According to this Scrum article:

Story points are relative values that do not translate directly into a specific number of hours. Instead, story points help a team quantify the general size of the user story. These relative estimates are less precise so that they require less effort to determine, and they hold up better over time. By estimating in story points, your team will provide the general size of the user stories now and develop the more detailed estimation of hours of work later, when team members are about to implement the user stories.

Can anyone clarify:

  1. What should be the measuring scale for story points? Should it be out of 10, 100 or the highest story point assigned in the given product backlog?
  2. (little off-topic) A 'product backlog item' (check the attached image) consists of all the user-stories of the project while a sprint backlog contains a subset of stories from the product backlog. Having said that; if one product backlog is sufficient, then why TFS allow us to have multiple product backlog items? TFS - Product backlog item for question 2

closed as too broad by Vadim Kotov, niton, bfontaine, DavidG, robinCTS Nov 7 '17 at 12:54

Please edit the question to limit it to a specific problem with enough detail to identify an adequate answer. Avoid asking multiple distinct questions at once. See the How to Ask page for help clarifying this question. If this question can be reworded to fit the rules in the help center, please edit the question.

  1. You can use any scale you like. What I tend to do is the Fibbonaci (1, 2, 3, 5, 8, 13, 21, ...). To set the baseline of the scale we took a golden story which was average size and valued that with an 8 and one with a little less size and valued that 5. We now just value all the other stories to those two. And since you are working Agile you are just continuously improving. So if you feel that you need to have different golden stories: just do it.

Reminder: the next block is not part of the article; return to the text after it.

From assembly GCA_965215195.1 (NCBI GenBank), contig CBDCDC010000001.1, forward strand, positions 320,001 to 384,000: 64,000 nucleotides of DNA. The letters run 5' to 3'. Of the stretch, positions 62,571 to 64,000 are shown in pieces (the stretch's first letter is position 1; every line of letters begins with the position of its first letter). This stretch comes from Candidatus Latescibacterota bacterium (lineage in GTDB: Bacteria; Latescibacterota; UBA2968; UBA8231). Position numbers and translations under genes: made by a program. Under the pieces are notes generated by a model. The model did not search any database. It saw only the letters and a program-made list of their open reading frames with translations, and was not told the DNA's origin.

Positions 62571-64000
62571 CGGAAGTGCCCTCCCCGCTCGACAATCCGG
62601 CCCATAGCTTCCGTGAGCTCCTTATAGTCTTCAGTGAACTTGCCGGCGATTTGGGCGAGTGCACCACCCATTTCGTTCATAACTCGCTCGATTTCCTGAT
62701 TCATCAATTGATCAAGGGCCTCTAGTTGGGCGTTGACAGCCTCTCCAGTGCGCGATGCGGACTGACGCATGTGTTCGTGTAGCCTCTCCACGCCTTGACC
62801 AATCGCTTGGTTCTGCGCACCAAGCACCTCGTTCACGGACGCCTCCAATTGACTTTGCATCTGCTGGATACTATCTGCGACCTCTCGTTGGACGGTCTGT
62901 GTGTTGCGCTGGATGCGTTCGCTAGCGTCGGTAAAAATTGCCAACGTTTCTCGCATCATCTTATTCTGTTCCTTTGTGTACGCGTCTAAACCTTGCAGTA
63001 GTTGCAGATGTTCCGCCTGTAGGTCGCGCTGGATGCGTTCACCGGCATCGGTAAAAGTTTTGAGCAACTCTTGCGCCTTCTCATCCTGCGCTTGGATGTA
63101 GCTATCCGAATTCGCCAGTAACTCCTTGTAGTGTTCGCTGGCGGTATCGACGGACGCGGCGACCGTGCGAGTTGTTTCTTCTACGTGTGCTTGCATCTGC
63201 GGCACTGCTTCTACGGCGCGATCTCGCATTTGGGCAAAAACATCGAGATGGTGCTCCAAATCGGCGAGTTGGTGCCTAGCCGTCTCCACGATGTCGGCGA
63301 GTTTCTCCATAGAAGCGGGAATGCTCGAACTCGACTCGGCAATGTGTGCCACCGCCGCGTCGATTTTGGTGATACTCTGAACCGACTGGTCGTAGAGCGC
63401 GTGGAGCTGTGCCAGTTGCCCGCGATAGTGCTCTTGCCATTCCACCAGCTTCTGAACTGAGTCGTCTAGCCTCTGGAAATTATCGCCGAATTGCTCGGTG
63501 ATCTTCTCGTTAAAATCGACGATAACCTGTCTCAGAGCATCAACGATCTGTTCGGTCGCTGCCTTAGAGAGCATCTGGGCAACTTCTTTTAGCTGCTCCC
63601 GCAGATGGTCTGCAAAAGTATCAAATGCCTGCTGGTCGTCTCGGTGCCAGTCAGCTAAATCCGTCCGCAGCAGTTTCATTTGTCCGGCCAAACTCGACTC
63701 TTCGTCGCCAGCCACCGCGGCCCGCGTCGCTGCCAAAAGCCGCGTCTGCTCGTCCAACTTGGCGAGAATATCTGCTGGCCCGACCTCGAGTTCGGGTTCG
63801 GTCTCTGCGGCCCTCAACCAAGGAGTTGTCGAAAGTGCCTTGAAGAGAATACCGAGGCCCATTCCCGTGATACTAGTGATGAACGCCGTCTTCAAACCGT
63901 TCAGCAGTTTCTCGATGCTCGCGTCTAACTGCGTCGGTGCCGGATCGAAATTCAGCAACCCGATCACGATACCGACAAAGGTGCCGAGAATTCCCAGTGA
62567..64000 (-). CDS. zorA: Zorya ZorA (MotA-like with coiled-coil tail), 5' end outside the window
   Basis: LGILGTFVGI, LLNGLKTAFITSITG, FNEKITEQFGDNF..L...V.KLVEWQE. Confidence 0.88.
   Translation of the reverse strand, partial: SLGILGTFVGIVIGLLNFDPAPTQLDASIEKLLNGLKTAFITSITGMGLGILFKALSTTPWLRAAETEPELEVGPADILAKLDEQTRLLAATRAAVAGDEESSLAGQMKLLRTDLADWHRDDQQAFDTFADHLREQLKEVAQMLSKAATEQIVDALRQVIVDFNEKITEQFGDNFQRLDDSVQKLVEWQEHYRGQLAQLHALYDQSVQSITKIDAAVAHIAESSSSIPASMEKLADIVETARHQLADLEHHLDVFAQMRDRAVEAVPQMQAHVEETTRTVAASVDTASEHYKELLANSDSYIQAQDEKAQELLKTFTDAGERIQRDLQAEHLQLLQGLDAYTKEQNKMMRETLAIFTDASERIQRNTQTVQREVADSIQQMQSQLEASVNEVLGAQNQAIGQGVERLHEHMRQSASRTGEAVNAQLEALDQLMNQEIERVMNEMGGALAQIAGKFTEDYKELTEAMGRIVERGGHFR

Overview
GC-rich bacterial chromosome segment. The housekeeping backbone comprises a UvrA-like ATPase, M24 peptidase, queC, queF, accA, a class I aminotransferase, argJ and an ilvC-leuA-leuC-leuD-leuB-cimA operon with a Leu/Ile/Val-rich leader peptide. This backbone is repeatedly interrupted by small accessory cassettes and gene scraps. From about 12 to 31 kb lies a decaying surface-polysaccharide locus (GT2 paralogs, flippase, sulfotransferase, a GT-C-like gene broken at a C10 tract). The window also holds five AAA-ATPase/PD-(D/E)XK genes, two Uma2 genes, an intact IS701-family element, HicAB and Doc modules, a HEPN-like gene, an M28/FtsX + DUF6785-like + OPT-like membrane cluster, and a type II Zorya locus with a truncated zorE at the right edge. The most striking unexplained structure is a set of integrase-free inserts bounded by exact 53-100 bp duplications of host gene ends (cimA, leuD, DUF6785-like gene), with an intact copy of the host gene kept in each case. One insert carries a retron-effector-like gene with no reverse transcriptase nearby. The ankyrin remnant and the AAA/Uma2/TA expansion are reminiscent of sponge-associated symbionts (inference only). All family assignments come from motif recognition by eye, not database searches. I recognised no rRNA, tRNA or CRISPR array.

2. The PBI (Product Backlog Item) work item is not the Product Backlog itself. It is the story on the backlog. The Product backlog list all the stories you would like to implement at some point in a specific order (hopefully the one with the highest business value is on top). When you want to pull a story into a sprint you change the iteration path. It is now pulled off the product backlog and shown on the sprint backlog.
  • Thank you much for the clarification. Using Fibonacci series is absolutely rhetorical. For the other thing, the idea really is; Product backlog consists of set of PBI's and each PBI contains one business/user (high-level) story of the format As a <user type>, I want <something> to achieve <something>. CMIIW! – vulcan raven Jan 26 '12 at 19:21

Not the answer you're looking for? Browse other questions tagged or ask your own question.